“Ultimately, the retailer must make up for their losses. It is the consumer who ends up paying through higher product prices,” Cirko notes.
Still other retailers in Ireland have responded to the tax by offering reusable cloth bags which has led to growing concerns about public health risks, as these bags must be washed frequently to avoid food contamination. This has prompted retailers to increase the amount of food packaging. Bananas, for example, traditionally sold loose, are now sold on trays and shrink-wrapped. “Where’s the environmental ‘win’ in more packaging?” asks Cirko.
Given what has really happened in Ireland, why would anyone still advocate for a similar bag tax in B.C.? The tax has created problems; it has not ‘solved’ anything.
“The bag tax proponents maintain that eliminating plastic shopping bags will reduce litter and divert waste from landfill. Again, they’re not telling you the real story,” notes Cirko. Plastic shopping bags in Canada account for less than half of one per cent of all litter, and less than one per cent of residential solid waste by weight.
B.C. has the most extensive retail bag take-back programs in Canada, with about 30 per cent of all plastic shopping bags being recovered and recycled. In addition, about 50 per cent are re-used to contain garbage. “Is there more we can do? Absolutely. Manufacturers and retailers are working hard to increase the recovery rate. We want all of the bags back because they are a valuable commodity and can be recycled,” says Cirko.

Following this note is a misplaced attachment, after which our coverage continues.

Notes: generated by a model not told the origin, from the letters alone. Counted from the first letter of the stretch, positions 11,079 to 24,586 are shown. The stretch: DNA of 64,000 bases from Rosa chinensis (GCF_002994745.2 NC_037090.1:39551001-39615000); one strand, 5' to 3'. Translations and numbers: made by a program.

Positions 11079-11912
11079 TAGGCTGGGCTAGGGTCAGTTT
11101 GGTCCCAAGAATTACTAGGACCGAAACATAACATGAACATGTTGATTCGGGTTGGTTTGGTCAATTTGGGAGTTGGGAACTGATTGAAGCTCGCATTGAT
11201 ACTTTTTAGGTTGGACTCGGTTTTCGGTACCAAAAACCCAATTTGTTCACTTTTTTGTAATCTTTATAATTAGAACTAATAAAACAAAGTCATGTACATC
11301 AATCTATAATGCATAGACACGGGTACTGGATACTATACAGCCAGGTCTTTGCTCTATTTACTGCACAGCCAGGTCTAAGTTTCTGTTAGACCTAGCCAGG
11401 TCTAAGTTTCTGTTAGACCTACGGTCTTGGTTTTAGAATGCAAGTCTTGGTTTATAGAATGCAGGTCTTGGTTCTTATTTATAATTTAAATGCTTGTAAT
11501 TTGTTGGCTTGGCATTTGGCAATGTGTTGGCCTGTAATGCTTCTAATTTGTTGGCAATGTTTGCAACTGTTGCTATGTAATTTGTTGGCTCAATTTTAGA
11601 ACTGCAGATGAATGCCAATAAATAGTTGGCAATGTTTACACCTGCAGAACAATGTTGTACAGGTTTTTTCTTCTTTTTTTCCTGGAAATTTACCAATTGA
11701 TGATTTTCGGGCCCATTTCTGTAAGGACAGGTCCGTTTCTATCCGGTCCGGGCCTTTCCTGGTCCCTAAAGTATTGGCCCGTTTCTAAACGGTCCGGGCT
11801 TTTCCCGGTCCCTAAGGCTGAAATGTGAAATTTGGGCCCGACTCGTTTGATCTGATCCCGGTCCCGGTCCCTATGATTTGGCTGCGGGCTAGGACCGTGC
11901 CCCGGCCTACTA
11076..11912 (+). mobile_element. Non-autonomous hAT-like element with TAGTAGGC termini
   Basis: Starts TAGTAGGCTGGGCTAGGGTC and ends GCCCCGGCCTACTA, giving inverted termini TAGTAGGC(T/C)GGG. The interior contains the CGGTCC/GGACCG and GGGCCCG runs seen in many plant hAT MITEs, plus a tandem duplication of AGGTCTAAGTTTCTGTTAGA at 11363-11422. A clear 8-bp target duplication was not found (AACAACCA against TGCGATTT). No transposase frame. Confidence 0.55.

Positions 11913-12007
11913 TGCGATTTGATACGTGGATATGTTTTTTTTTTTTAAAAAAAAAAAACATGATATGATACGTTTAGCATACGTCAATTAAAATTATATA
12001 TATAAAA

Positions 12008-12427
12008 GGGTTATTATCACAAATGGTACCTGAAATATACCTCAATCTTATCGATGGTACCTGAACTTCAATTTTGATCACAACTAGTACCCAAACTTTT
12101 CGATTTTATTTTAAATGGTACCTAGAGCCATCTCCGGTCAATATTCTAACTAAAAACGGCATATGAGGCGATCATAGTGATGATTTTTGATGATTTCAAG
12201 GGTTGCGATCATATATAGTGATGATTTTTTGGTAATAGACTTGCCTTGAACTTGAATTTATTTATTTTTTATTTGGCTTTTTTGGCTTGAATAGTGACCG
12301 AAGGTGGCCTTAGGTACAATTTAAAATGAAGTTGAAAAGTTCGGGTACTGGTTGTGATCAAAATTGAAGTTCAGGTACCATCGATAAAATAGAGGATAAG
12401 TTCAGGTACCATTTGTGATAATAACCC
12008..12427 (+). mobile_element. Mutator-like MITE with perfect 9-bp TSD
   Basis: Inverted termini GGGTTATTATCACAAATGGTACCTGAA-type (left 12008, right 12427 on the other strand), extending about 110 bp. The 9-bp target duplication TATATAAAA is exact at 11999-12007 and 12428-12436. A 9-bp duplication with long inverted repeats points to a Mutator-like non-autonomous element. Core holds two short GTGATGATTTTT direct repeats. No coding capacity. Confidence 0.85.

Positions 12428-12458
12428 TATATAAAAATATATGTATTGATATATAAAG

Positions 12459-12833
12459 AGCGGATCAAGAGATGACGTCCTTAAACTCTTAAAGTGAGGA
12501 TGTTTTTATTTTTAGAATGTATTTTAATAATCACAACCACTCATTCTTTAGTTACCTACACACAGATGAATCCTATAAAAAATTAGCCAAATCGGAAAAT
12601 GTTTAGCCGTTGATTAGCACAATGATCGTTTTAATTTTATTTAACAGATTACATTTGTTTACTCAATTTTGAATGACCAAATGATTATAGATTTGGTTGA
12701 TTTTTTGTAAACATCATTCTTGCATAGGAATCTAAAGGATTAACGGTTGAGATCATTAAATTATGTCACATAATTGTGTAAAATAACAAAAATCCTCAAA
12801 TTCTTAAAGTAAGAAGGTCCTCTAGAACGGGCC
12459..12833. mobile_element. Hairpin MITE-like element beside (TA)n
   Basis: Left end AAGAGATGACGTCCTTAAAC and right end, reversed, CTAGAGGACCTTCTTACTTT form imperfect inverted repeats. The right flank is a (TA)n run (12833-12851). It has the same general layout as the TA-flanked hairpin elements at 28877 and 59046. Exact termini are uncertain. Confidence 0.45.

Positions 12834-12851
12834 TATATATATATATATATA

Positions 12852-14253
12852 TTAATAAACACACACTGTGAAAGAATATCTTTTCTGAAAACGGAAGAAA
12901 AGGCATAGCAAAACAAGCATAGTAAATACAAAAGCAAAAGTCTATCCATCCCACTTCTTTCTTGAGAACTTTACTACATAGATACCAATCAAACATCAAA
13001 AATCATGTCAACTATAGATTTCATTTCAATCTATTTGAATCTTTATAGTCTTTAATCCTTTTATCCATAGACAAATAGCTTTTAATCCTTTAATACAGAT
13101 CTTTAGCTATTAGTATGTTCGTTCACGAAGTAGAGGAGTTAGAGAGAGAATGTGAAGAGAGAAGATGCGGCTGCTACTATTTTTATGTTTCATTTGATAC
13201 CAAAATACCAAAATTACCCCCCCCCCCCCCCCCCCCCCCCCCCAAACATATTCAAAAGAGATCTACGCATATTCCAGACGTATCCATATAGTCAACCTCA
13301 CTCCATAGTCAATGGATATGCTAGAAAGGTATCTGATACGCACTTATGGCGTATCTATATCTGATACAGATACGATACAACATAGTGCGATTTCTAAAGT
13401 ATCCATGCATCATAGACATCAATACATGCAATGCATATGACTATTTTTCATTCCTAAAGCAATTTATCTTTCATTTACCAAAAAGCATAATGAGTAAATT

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2. Real issue is litter, says paper industry
The paper industry is upset that its plastic counterpart has resorted to denigrating paper bags in its campaign to avoid a possible 25-cent tax on plastic shopping bags in British Columbia.
“Frankly, this seems to be more of a litter issue than anything else and should be tackled on that basis,” says John Mullinder, executive director of the Paper & Paperboard Packaging Environmental Council (PPEC).
“For a national plastic association to claim that paper grocery bags are ‘a step backward for the environment’ and to quote selectively from so-called life cycle studies is both unfortunate and unhelpful,” says Mullinder.
Life cycle analysis (LCA) is intended as an internal monitoring and continuous improvement tool, he says, and is not one to be used inappropriately by competing industries or by governments, mainly because widely varying assumptions and averages make “apples-to-apples” comparisons very difficult.
“For example, paper bags in Canada are made from renewable resources (mostly from wood chips, shavings and sawdust left over from logging operations) whereas plastics are derived from non-renewable fossil fuels (oil and gas).”
The real issue in B.C. and elsewhere, he says, seems to be litter. How do you discourage littering from a package design perspective and how do you encourage consumers not to litter once they have the packaging? The real issues seem to be behaviour and consequences, he says, rather than the environmental merits of paper or plastic.
PPEC represents Canada’s paper packaging industry on environmental issues (www.ppec-paper.com )
Contact: John Mullinder, Executive Director, PPEC, at 416-626-0350 or email@example.com